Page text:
Kidney Disease and the Microbiome: Importance of the Gut-Kidney Axis

1 hr CE credit

In this program, participants will learn about important interactions between the kidneys and gut microbiome. Patients with chronic kidney disease often have a significant dysbiosis; a change in the microbial diversity. The role of microbiome produced uremic toxins and their effects on the body will be reviewed. The relationship between CKD and the gut microbiome is complex and bidirectional, with uremia affecting the quantity and quality of the microbiota and gut-derived metabolites/toxins affecting progression of CKD. Using specific dietary interventions as a means to target the microbiome and improve patient outcomes will be discussed.



Canine Feline Videos Webinars >60 minutes Kidney


Dr Sheri Ross

BSc, DVM, PhD, ACVIM(IM), ACVNU (Founding Member)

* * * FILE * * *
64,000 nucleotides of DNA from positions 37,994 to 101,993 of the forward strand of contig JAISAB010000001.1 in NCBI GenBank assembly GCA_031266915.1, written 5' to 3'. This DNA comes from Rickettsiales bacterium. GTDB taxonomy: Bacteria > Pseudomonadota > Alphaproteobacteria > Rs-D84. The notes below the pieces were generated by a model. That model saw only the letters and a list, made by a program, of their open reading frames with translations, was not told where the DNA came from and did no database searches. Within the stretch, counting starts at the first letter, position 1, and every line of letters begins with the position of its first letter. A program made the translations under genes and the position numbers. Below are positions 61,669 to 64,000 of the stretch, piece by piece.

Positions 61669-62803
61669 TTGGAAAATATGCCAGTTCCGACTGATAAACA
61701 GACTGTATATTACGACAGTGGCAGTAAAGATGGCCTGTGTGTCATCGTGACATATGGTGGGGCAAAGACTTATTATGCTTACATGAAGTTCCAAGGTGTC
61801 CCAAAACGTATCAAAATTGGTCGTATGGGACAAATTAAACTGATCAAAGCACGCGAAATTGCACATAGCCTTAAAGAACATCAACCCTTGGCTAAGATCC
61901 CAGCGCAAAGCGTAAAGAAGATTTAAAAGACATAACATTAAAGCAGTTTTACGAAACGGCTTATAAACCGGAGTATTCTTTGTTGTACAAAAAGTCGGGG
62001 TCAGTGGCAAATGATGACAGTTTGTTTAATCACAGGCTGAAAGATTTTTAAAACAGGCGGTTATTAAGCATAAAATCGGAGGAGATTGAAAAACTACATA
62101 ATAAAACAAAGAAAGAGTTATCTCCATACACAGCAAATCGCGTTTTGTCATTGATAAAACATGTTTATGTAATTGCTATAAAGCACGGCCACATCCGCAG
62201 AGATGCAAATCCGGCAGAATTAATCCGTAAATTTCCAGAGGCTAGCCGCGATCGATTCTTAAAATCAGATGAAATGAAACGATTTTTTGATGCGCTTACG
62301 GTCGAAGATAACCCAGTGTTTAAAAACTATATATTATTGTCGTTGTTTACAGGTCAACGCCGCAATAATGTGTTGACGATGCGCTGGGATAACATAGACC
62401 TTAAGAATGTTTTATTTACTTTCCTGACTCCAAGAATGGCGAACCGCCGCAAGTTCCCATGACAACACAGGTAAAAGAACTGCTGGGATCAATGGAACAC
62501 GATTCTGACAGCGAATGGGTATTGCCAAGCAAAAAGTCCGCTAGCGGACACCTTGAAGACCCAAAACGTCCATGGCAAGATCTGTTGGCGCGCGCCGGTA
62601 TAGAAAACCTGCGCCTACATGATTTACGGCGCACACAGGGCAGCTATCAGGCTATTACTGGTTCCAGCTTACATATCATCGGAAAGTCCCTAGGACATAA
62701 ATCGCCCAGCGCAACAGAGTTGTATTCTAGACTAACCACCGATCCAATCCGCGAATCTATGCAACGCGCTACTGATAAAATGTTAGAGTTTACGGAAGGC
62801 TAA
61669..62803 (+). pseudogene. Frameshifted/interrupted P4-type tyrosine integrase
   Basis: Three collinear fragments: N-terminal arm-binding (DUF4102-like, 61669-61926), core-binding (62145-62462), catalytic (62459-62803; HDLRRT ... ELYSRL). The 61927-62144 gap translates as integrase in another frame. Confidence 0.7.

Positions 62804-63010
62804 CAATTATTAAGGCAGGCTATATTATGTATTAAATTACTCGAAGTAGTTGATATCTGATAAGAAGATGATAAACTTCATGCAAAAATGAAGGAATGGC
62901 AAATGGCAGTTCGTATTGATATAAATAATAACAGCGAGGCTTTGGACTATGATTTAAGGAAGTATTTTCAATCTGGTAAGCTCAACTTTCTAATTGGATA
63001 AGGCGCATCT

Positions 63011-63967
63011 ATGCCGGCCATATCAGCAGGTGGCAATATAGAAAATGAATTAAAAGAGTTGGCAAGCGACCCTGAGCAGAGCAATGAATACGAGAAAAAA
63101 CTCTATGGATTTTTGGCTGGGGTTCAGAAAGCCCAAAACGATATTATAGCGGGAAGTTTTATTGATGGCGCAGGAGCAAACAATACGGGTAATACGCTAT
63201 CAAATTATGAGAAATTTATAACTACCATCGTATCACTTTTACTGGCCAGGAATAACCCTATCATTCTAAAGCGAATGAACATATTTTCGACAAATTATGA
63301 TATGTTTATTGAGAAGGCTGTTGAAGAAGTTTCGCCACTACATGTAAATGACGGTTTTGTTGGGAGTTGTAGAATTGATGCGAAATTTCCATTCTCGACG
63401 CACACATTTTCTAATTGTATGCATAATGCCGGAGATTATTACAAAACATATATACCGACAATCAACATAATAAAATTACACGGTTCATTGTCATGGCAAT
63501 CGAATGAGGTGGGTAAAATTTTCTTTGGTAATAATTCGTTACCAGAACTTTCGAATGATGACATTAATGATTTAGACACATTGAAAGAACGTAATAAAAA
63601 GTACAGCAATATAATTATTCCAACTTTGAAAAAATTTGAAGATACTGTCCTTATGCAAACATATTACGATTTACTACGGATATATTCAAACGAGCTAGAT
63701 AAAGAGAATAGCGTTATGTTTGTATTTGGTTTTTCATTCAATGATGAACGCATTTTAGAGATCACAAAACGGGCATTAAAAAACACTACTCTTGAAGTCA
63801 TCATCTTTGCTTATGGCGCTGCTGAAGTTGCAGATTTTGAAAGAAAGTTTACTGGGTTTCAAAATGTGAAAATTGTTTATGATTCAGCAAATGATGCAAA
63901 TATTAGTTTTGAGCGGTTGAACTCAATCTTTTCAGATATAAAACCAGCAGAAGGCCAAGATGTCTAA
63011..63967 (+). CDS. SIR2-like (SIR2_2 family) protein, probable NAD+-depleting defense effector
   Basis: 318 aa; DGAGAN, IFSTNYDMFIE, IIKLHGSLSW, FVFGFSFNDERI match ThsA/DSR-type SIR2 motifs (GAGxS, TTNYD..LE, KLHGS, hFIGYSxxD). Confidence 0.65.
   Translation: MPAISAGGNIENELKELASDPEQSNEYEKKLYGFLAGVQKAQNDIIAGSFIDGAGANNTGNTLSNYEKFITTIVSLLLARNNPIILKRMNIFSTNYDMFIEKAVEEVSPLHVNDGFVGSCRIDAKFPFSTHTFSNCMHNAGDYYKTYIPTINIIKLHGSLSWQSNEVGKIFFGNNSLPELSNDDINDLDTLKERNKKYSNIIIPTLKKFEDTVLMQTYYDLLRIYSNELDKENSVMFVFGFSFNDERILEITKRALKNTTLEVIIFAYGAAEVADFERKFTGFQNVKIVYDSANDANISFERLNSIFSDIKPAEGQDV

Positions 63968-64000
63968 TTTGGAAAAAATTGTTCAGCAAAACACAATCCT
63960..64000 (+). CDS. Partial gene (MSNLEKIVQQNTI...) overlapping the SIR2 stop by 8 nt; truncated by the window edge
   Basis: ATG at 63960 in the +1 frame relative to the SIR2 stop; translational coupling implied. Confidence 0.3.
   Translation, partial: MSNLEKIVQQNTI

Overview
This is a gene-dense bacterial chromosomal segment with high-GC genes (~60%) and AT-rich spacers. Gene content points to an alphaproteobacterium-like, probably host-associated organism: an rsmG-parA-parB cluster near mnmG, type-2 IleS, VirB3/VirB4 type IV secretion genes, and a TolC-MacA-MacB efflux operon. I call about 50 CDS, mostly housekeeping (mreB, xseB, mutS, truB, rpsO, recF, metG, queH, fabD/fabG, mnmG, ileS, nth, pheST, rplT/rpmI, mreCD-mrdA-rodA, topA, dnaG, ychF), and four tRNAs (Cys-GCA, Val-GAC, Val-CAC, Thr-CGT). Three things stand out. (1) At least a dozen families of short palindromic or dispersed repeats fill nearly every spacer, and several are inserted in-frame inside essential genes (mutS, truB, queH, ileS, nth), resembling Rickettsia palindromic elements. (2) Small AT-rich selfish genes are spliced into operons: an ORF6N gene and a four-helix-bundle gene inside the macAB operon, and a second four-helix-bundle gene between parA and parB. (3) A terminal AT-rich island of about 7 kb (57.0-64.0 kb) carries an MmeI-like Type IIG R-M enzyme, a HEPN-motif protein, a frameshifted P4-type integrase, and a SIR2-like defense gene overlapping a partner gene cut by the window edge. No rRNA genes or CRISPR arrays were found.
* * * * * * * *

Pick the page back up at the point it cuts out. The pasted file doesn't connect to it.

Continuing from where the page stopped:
Dr. Ross graduated from the University of Prince Edward Island, and went on to completed her Internship, Internal Medicine Residency and PhD in Nephrology and Urology at the University of Minnesota. After serving as an Assistant Clinical Professor in MN, she moved to the University of California Veterinary Medical Center in San Diego to complete a Fellowship in Renal Medicine/Hemodialysis. She remained in San Diego and developed a comprehensive Nephrology/Urology and Extracorporeal therapy service. In 2022 she returned home to Eastern Canada as a professor at The University of Prince Edward Island. She is an IRIS Board Member, Faculty member of the Hemodialysis Academy and a founding member of the American College of Veterinary Nephrology and Urology. Her passions include: teaching and clinical training, chronic kidney disease, minimally invasive procedures and extracorporeal therapies. She currently resides in Charlottetown, PEI with her 4 cats and 1 husband.